& offered to do an essay for their 6d library on Dominion
Status, or something like that, but have not had an answer
yet. Also I have definitely agreed to do a volume
on Pacific exploration in that new series of Wmson’s &
Harlow’s that I was telling you about. The only ob-
thing about these schemes is that they will
involve a lot of reading & writing. The Pacific thing
would be about 100,000 words or a bit more — 300 or
320 pages — Benn if it comes off about 20,000. So
much for books & publications. The Pacific thing
of course I can do in N.Z. as I pointed out, & there-
would do to occupy my time while I spunged
on my parents & looked round for a job there.

page 8

The less I have to do, the less I seem to do in every
way. I’m only ½ way through the Intelligent Woman; but
I took up Yeats’ Autobiographies a couple of nights ago,
& have nearly finished that. It is very good, but he
collected a lot of queer cabbalistic, pseudo-mystical
ideas as he wandered through life, & blow me if I don’t
get tied up in them every now & again. It is a 1st rate
book though. I have been reading Keats too, who is
the goods as a poet. Plays: The Rumour, Major
Barbara, Marie Tempest, Beggar’s Opera. The Rumour
is good in some ways, but mixes up stage & cinema
technique in my humble opinion (I defer of course
to Ern) & seems to over-simplify the problem. However
as a play it is very effective at a first seeing. I don’t
think I’d go again in a hurry. Major Barbara
pretty well all 1st rate, though I am not quite sure
how 1st rate Sybil Thorndike really is. Marie
Tempest I was shouted to by the elder Miss Holmes;
it is the first time I have seen her since I have
been here — She hasn’t gone off in the slightest, but it
was a dreadfully weak play — Her Shop — with a feeble
plot, puerile sub-plot, & lamentable dialogue. She
made it. She always seems to be playing in these
feeble things — surely not because better ones are
unobtainable? Perhaps so, good comedies may be
scarce. Graham Browne sauntered on & off in a
page 9
good-humoured way with a stick & a hat & did nothing.
It seems a waste of genius. The Beggar’s Opera is
revived for a month, & we had a gods party there of
Misses Holmes (2) Misses Bridges (N.Z. & Casey (L.S.E.)
Messrs Beaglehole (2) Duncan & Richardson. I
heard a good Delius piano concerto at a B.B.C. concert
last Friday, & some good quartet playing — the
Calterall Quartet, from Manchester, I think, the week
before. I went to the Film Society two Sundays ago
(Ern will doubtless describe) & to the V. & A. last Sunday.
One day last week to an exhibition of pottery &
handwoven materials at Heal’s which you would have
very much liked — I may bring you out something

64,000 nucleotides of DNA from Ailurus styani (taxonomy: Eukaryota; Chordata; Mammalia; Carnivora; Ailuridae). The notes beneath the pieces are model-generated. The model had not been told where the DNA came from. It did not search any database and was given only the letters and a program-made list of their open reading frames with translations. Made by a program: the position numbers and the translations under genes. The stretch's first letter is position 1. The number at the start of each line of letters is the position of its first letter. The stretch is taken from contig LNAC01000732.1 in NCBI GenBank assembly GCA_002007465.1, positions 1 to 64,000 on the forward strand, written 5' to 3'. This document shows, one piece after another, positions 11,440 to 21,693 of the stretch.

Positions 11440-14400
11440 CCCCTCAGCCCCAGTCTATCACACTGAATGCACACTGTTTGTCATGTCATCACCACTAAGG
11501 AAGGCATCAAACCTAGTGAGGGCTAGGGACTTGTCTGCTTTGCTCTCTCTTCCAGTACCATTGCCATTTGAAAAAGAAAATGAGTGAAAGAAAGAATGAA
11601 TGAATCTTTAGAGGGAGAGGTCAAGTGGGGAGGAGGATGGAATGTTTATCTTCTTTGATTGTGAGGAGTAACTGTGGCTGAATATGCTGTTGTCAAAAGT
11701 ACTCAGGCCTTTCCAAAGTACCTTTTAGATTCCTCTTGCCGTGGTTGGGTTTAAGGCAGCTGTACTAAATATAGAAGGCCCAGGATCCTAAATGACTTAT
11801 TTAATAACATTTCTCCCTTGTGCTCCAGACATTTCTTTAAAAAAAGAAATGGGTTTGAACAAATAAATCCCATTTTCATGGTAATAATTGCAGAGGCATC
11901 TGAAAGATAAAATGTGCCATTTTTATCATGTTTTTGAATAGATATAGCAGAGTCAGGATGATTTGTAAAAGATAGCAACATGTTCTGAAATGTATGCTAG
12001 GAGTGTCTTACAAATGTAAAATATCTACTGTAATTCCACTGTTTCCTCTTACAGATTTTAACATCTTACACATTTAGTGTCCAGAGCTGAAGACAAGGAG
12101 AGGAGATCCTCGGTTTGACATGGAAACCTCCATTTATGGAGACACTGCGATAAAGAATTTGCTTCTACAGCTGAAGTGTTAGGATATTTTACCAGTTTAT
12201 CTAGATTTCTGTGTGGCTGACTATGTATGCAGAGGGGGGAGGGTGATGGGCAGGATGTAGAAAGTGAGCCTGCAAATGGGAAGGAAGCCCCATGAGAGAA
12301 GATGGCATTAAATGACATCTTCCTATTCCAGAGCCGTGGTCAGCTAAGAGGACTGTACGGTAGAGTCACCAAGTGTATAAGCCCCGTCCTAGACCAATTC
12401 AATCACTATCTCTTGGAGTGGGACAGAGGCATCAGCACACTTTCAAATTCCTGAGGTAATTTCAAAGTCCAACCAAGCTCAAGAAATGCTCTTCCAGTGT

in the handwoven line when I come — I enclose a
blurb on this exhibition. This afternoon saw an exhibi-
of posters arranged by the L.N.E.R. — the railways
& Tubes are commissioning some first rate stuff these
days in this line. I have also been to a lecture
on English gardens (fairly good, though the gardens
were generally noblemen’s parks); & to one by Middle-
Murray on “Shakespeare’s Dedication” which you
could believe if you stretched a good many points a
good way. M.M. impressed me as being quite a
likeable cove, though unfortunately with a rather parson-
voice. I’d like to know him better. James Maxton
page 10
I also heard a week ago & found him very likeable —
a more charming smile I never heard saw. He is a
very dark cove — the with a great black sweep of hair
down across his forehead — the cartoonists get him pretty
well. He seemed to me to talk sound sense too. A very
pleasant evening we all spent at Campbell’s new flat,
too, a couple of Saturdays ago — they tried to teach
Ern bridge, but heaven knows how far they suc-
. The rest of the time was occupied in eating
& in arguing with D’Arcy the wild Irishman, as to
whether you washed up dishes with soap or no.

I have been spending a week of hospitality too.
The Butlers, Brian & Bernie, were down here for a
few days. Br at an exam, Bernie looking for rooms;
so I looked after them & gave them tea here & took them
to the Chinks for lunch. I suppose you have heard that
Uncle George is getting married again — a Miss Boyce, a
Mick — I am to be Best Man. They are selling the
Trimley joint — he is going to live at Richmond after
a visit to Siena & Florence, Bernie at Bayswater. And
one day I was bowling along towards Piccadilly from
St Charing X Rd when I heard a roar of “John
Beaglehole!” & there was the foresaid Walter Harris, with
whom I went to Mt Cook in days of old — over here
teaching for 6 months or so. So he came along here
one night & we swopped scandal & reputable news.

With that I beg to finish with [unclear: luv] to all, hoping Auntie Win is still strong in
faith & Auntie in works. Love to you both